- Germany Olympic football team
- Germany national under-21 football team
- Germany national youth football team (includes U-15, U-16, U-17, U-18, U-19 and U-20 squads)
- Germany women's national football team
- East Germany national football team
- In Germany, the team is typically referred to as Die Nationalmannschaft (the national team), DFB-Elf (DFB eleven), DFB-Auswahl (DFB selection) or Nationalelf (national eleven). Whereas in foreign media, they are regularly described as Die Mannschaft (The Team). As of June 2015, this was acknowledged by the DFB as official branding of the team.
- This match is not considered to be a full international by the English FA, and does not appear in the records of the England team.
- "The "Mannschaft" :: National Teams :: DFB – Deutscher Fußball-Bund e.V." dfb.de. Retrieved 12 June 2018.
- "DFB unveil new 'Die Mannschaft' branding". DFB. Retrieved 8 June 2015.
- "The FIFA/Coca-Cola World Ranking". FIFA. 17 September 2020. Retrieved 17 September 2020.
- "Germany: FIFA/Coca-Cola World Ranking". FIFA. Retrieved 12 September 2013.
- Elo rankings change compared to one year ago. "World Football Elo Ratings". eloratings.net. 16 September 2020. Retrieved 16 September 2020.
- "All matches of The National Team in 1908". DFB. Archived from the original on 23 October 2012. Retrieved 1 August 2008.
- "All matches of The National Team in 1912". DFB. Archived from the original on 22 October 2012. Retrieved 1 August 2008.
- "All matches of The National Team in 1909". DFB. Archived from the original on 10 June 2009. Retrieved 1 August 2008.
- "Germany". FIFA. Retrieved 14 January 2012.
- "Germany's strength in numbers". UEFA. Retrieved 14 January 2012.
- "Statistics – Most-capped players". DFB. Archived from the original on 8 June 2011. Retrieved 11 October 2011.
- "Statistics – Top scorers". DFB. Archived from the original on 8 June 2011. Retrieved 11 October 2011.
- "Olympic Football Tournament Montreal 1976". FIFA. Archived from the original on 19 January 2012. Retrieved 28 December 2011.
- "– Germany on". FIFA. Retrieved 7 June 2012.
- "– Tournaments". FIFA. Retrieved 7 June 2012.
- Silver, Nate (13 July 2014). "Germany May Be the Best National Soccer Team Ever". FiveThirtyEight. Retrieved 15 July 2014.
- In early times it was simply called "die 11 besten Spieler von Deutschland" or just "die Bundesauswahl" (the Federation XI). Tags like "National team" or "National XI" weren't introduced until after World War I
- Soccer Under the Swastika; Stories of Survival and Resistance During the Holocaust Cite error: The named reference "auto" was defined multiple times with different content (see the help page).
- "The War Generation – Julius Hirsch". Inside Futbol. 14 April 2011.
- "Remembering the cream of Jewish footballing talent killed in the Holocaust". The Guardian. 6 May 2019.
- Reyes, Macario (26 June 2008). "V. Olympiad Stockholm 1912 Football Tournament". Rec.Sport.Soccer Statistics Foundation. Retrieved 30 December 2013.
- Clavane, Anthony (27 September 2012). "Does Your Rabbi Know You're Here?: The Story of English Football's Forgotten Tribe". Quercus Publishing. Retrieved 17 November 2018 – via Google Books.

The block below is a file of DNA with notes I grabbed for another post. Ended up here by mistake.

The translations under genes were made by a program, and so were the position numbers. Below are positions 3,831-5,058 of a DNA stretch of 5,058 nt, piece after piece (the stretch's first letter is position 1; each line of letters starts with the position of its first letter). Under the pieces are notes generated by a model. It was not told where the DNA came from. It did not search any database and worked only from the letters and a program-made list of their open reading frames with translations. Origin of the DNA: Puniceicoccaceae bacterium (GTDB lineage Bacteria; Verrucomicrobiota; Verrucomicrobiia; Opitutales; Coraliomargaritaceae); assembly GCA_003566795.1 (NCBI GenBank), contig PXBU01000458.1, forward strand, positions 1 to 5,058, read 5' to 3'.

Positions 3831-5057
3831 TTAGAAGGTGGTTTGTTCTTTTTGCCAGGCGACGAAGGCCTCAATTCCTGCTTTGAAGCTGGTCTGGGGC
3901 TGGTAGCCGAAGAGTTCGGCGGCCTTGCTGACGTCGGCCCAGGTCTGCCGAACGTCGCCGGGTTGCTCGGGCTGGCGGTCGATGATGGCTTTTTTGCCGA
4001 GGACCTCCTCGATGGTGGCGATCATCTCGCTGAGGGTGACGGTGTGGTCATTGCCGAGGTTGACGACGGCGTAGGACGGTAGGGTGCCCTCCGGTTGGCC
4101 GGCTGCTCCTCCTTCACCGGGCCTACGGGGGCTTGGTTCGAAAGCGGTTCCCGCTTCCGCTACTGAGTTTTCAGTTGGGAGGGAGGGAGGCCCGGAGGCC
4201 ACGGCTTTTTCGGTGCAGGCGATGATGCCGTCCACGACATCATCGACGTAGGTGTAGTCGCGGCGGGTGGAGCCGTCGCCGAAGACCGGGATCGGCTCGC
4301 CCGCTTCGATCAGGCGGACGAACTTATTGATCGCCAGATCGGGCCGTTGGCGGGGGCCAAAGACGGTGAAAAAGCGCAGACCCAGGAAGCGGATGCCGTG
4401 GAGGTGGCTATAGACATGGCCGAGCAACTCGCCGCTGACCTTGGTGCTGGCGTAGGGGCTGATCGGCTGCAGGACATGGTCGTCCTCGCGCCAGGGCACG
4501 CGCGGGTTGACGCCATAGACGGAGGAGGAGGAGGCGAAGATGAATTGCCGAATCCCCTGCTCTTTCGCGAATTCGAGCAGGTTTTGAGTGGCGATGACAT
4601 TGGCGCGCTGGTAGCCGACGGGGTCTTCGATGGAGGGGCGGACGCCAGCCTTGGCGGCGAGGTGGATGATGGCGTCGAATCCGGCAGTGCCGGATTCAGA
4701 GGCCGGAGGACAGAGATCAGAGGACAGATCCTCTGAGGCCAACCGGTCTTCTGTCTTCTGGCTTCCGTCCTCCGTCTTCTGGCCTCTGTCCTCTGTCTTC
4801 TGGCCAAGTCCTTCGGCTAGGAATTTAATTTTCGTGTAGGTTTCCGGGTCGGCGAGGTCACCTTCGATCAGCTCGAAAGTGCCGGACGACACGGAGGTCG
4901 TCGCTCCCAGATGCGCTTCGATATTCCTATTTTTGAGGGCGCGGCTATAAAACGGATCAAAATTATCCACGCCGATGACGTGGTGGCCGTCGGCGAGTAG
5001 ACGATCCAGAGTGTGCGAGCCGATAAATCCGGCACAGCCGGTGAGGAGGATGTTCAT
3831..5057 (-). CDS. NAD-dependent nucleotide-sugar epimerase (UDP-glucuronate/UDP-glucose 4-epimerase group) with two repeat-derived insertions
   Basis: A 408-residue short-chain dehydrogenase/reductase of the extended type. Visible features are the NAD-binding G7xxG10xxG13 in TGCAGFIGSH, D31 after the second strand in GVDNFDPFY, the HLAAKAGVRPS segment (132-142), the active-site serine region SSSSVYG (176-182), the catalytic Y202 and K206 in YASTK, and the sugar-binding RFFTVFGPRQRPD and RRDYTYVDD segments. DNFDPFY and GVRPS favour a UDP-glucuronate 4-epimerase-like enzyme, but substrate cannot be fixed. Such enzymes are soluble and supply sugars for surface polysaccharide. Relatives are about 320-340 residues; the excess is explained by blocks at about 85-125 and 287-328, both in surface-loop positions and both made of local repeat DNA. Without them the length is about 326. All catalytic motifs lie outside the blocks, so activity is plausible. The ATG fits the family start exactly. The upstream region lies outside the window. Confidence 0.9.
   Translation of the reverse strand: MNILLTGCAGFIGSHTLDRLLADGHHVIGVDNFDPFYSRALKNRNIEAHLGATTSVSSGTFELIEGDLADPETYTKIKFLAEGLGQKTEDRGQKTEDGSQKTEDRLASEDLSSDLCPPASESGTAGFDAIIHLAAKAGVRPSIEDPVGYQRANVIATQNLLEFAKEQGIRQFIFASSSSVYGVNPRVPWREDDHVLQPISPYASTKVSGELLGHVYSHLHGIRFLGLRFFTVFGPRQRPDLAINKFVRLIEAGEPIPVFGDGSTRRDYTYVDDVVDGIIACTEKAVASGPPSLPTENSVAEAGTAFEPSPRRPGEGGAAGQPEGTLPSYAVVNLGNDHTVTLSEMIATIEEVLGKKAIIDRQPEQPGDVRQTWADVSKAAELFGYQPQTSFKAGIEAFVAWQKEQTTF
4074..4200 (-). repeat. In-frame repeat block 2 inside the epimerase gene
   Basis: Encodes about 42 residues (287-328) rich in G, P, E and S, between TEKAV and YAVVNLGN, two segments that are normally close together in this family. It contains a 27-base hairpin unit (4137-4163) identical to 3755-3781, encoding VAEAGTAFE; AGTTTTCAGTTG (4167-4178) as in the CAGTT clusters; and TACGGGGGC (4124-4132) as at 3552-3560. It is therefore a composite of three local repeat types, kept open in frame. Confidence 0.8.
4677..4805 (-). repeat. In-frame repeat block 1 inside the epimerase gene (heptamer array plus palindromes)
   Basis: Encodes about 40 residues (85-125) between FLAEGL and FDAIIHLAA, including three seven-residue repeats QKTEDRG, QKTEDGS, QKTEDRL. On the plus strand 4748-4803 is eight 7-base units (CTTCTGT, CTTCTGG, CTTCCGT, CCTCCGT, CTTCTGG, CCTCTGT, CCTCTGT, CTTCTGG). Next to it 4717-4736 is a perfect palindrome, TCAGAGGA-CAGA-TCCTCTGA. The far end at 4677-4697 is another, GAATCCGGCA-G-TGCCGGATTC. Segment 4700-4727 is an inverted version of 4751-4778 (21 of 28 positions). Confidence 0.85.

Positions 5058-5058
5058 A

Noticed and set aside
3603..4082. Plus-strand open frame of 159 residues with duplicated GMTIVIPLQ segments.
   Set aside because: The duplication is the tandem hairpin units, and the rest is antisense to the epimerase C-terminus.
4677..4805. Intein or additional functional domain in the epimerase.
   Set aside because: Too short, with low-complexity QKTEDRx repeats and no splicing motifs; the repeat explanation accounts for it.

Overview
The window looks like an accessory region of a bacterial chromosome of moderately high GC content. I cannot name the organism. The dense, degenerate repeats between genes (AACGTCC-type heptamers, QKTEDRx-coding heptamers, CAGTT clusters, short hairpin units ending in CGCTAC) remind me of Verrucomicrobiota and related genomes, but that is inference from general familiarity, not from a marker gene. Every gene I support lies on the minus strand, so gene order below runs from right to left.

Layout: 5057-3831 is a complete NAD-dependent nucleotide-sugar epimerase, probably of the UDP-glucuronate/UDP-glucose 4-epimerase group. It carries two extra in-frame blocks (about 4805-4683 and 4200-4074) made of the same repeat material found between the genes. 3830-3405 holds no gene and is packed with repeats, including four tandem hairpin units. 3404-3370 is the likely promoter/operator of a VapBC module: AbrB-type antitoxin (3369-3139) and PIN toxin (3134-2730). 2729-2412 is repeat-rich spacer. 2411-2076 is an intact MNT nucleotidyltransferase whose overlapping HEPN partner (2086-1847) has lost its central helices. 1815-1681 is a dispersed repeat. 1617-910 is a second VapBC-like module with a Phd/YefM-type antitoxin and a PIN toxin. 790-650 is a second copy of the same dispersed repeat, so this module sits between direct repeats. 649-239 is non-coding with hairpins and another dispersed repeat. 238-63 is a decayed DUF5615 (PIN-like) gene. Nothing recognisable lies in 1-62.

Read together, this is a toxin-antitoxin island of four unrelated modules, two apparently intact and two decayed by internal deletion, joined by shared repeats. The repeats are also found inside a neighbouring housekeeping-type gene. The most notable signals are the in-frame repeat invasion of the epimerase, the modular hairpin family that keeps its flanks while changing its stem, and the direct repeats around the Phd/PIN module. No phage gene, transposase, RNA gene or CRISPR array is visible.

- "Snapshot – Sepp Herberger tries to invite Gottfried Fuchs -". 4 September 2013. Retrieved 17 November 2018.
- "Gottfried Fuchs Bio, Stats, and Results". Olympics at Sports-Reference.com. Archived from the original on 17 April 2020. Retrieved 17 November 2018.
- "Professor Otto Nerz". DFB (in German). Archived from the original on 16 March 2012. Retrieved 13 March 2012.
- Muras, Udo (16 May 2007). "Nur Hitler konnte sie stoppen" (in German). Retrieved 7 March 2012.
- "All matches of The National Team in 1937". DFB. Archived from the original on 10 June 2009. Retrieved 1 January 2009.
- "(West) Germany – International Results". Rec.Sport.Soccer Statistics Foundation. Retrieved 1 January 2009.
- Nick Amies (1 April 2010). "World Cup Final, 1954: Hungary vs. West Germany". The Making of a World Cup Legend. Deutsche Welle. Retrieved 30 March 2012.
- "The Miracle of Bern". FIFA. Retrieved 8 March 2012.
- Nick Amies (1 April 2010). "World Cup Final, 1966: England vs. West Germany". The Making of a World Cup Legend. Deutsche Welle. Retrieved 30 March 2012.
- "England's claim to the firmament". FIFA. Retrieved 8 March 2012.
- Nick Amies (1 April 2010). "World Cup Semi-final, 1970: Italy vs. West Germany". The Making of a World Cup Legend. Deutsche Welle. Retrieved 30 March 2012.
- "A test of endurance and will". FIFA. Retrieved 8 March 2012.
- "Müller the menace in German masterclass". UEFA. 3 October 2003. Retrieved 2 March 2012.
- "West Germany make their mark". UEFA. Retrieved 2 March 2012.
- "1974 FIFA World Cup Germany – Dutch take plaudits but Germany take the prize". FIFA. Retrieved 7 March 2012.
- "East edge battle of brothers". FIFA. Retrieved 8 March 2012.
- Nick Amies (1 April 2010). "World Cup Final, 1974: West Germany vs. The Netherlands". The Making of a World Cup Legend. Deutsche Welle. Retrieved 30 March 2012.
- "Oranje crushed in Munich". FIFA. Archived from the original on 27 August 2011. Retrieved 8 March 2012.
- "Panenka's panache seals Czech triumph". UEFA. 3 October 2003. Retrieved 2 March 2012.
- Fennessy, Paul (3 July 2016). "Germany's 40-year penalty record continues and more Euro 2016 thoughts". The 42. Retrieved 26 April 2019.
- "Hrubesch turns West Germany's unlikely hero". UEFA. 4 October 2003. Retrieved 2 March 2012.
- "Les Fennecs spring a surprise". FIFA. Retrieved 8 March 2012.